Woodland Tree Foundation and City of Woodland Plant 1,200 Shade Trees to Complete the State Cal Fire Grant Program
Thank you to all the volunteers who contributed to the successful completion of planting 1,200 trees during the last three years as part of the State Cal Fire grant for Woodland’s community forest.
During 2017-2020 over 600 volunteers from local schools, businesses, Kiwanis Key Club, Lions Club student leaders, Rotary Club, UC Davis students, and the community-at-large provided 2,100 hours of service to plant the 1,200 trees.
Volunteers from throughout Woodland and UC Davis students planted at parks, schools, farmworker housing complexes, public housing neighborhoods, at retirement communities, at the fairgrounds, along city streets, and at hundreds of private residences. Any homeowner or renter in the city could request free trees for their yard. And, in the deal of the century, volunteers, working under the guidance of WTF team leaders, planted, staked, mulched and watered the trees for each homeowner. As these trees grow, air conditioners won’t click on quite as often.
We planted in warm October sunshine in hard sun-baked soils, through winter dormancy when the saplings were leafless and storing energy for their spring awakening, and on glorious rainy and soggy mornings in early spring with buds swelling on tender branches. Steadily, new trees popped up all over town as headway was made on the 1,200 tree challenge.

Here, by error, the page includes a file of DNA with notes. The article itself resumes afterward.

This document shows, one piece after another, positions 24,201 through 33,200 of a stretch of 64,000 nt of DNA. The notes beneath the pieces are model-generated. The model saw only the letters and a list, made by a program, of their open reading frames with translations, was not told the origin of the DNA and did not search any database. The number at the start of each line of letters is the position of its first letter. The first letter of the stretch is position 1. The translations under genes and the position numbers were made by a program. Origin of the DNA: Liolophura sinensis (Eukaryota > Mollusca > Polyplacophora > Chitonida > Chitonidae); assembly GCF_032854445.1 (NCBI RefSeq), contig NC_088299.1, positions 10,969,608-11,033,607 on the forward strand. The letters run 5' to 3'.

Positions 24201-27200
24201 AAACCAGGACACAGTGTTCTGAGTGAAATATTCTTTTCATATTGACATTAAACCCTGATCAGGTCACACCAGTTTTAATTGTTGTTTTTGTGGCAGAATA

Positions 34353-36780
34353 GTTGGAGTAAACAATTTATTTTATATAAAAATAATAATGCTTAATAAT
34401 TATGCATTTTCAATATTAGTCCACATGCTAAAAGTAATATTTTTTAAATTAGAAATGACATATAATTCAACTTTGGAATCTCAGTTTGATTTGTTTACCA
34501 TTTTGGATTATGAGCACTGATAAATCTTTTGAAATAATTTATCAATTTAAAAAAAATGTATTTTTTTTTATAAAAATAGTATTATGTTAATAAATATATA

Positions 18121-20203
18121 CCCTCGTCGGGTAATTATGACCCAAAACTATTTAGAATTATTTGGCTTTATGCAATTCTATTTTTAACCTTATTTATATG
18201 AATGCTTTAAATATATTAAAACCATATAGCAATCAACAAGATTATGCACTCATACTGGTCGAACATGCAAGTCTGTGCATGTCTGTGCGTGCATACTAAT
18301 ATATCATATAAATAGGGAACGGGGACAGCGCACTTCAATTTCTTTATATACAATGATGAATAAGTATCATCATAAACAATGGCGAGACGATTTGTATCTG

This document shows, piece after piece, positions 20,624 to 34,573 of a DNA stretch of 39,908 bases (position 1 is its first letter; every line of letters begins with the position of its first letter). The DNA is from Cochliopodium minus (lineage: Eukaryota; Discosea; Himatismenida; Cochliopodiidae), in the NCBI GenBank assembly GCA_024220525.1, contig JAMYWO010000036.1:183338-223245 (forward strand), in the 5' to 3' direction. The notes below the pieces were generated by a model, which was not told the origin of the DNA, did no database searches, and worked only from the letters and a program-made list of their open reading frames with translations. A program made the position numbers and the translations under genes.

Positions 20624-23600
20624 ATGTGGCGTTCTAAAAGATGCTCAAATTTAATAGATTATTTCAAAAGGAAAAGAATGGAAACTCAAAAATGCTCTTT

In all, 35 different types of trees were planted, including nine different types of oaks. Valley oaks were planted in the new Spring Lake and Rick Gonzalez Sr. parks where they have ample room. Red oaks (Quercus rubra), an eastern variety adaptable to our climate and a variety of soils, were planted in abundance. Holly oak (Quercus ilex) was also a popular choice. The wide range of trees that were planted under the CF grant reflect the city’s strategy of growing a diverse community forest, which helps manage pests that might attack certain trees in one year but not spread like a contagion reaping havoc over a mono-culture of trees.
Over their projected forty-year lifespan these 1,200 trees will absorb 4,531 metric tons of C02, which is the equivalent of taking almost 1,000 gasoline-fueled cars off the road for one full year.
Moreover, as the young trees grow they will also contribute considerably to the City’s Climate Action Plan goal of 25% shade coverage by 2035. At the end of the three-year program, a follow-up visual survey of the trees planted showed at 97% survival rate, a strong indicator that the trees will mature and provide the intended cost-effective environmental services to the community.
A job well done by all those who participated!